Viral photosynthesis

| May 4, 2010 | 0 Comments

The Economist: Artificial photosynthesis is one of the Holy Grails of chemistry but the complexity of this natural energy-generating process has thwarted efforts so far to replicate it. However, researchers from the Massachusetts Institute of Technology have brought the goal one step closer by using a genetically-modified virus to help split water into hydrogen and oxygen.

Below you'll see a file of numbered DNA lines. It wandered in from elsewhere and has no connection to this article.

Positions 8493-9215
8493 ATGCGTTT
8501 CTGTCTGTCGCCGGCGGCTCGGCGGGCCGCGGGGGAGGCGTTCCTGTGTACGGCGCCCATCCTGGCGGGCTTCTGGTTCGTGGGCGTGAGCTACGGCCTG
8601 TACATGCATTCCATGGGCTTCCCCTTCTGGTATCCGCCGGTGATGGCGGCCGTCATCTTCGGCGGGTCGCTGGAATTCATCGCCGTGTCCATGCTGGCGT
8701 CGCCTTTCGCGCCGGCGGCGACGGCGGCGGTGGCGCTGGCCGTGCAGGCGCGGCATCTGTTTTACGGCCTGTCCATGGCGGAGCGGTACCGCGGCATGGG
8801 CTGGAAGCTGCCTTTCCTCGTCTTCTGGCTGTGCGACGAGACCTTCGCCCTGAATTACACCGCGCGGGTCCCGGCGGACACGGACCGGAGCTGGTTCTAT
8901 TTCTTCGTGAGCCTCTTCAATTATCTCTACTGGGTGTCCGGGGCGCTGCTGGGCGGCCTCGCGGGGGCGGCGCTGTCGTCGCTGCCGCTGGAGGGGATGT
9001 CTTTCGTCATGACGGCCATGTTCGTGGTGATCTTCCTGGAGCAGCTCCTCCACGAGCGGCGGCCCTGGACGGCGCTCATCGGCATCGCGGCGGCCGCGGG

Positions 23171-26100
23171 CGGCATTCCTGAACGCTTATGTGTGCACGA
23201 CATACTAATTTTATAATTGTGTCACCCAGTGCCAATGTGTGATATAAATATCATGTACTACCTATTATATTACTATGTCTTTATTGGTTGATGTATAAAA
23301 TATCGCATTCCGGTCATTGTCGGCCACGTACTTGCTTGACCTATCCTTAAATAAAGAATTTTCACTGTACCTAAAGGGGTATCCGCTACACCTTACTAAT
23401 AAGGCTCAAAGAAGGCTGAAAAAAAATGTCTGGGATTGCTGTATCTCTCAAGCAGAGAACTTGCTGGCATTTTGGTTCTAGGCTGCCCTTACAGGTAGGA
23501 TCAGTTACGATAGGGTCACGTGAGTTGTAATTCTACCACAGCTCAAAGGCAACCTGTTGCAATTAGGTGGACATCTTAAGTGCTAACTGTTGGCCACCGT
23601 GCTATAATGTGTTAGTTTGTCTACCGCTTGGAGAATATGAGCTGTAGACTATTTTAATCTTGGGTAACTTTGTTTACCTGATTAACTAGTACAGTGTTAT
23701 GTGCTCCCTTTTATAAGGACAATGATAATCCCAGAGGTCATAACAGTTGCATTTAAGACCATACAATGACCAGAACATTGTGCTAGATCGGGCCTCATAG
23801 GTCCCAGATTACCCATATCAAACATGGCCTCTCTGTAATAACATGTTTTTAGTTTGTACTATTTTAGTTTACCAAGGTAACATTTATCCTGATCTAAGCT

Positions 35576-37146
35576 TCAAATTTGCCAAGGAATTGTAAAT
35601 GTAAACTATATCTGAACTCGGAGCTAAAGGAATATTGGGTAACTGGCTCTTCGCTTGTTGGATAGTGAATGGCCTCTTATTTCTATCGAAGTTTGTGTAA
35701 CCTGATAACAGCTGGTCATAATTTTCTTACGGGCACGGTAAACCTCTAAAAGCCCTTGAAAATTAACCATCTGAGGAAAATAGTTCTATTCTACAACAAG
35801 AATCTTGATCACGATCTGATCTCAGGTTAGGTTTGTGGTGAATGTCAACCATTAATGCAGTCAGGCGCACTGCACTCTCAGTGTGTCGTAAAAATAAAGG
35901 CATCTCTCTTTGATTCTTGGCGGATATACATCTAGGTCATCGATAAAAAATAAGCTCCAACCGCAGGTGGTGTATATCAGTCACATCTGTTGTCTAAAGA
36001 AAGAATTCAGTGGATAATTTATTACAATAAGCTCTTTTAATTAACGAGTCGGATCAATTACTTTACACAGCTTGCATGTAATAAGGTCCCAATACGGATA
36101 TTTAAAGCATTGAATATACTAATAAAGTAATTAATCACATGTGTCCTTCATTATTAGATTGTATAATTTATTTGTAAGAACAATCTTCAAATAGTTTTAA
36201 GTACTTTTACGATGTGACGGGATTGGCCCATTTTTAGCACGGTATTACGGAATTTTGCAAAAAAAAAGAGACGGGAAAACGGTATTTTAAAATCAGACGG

In nature, this first stage of photosynthesis happens with the help of a complex “photosystem” that uses the energy of sunlight to split water apart. The second stage involves combining the electrons and hydrogen ions with carbon dioxide to create carbohydrates such as glucose – plants’ energy food.

The MIT researchers used the virus M13 as a frame for the different molecular components of artificial photosynthesis. The structure of the virus was ideal for the components to attach to in the right positions to interact and perform their water-splitting functions. Read more here.

Filed Under: Look to Nature

Leave a Reply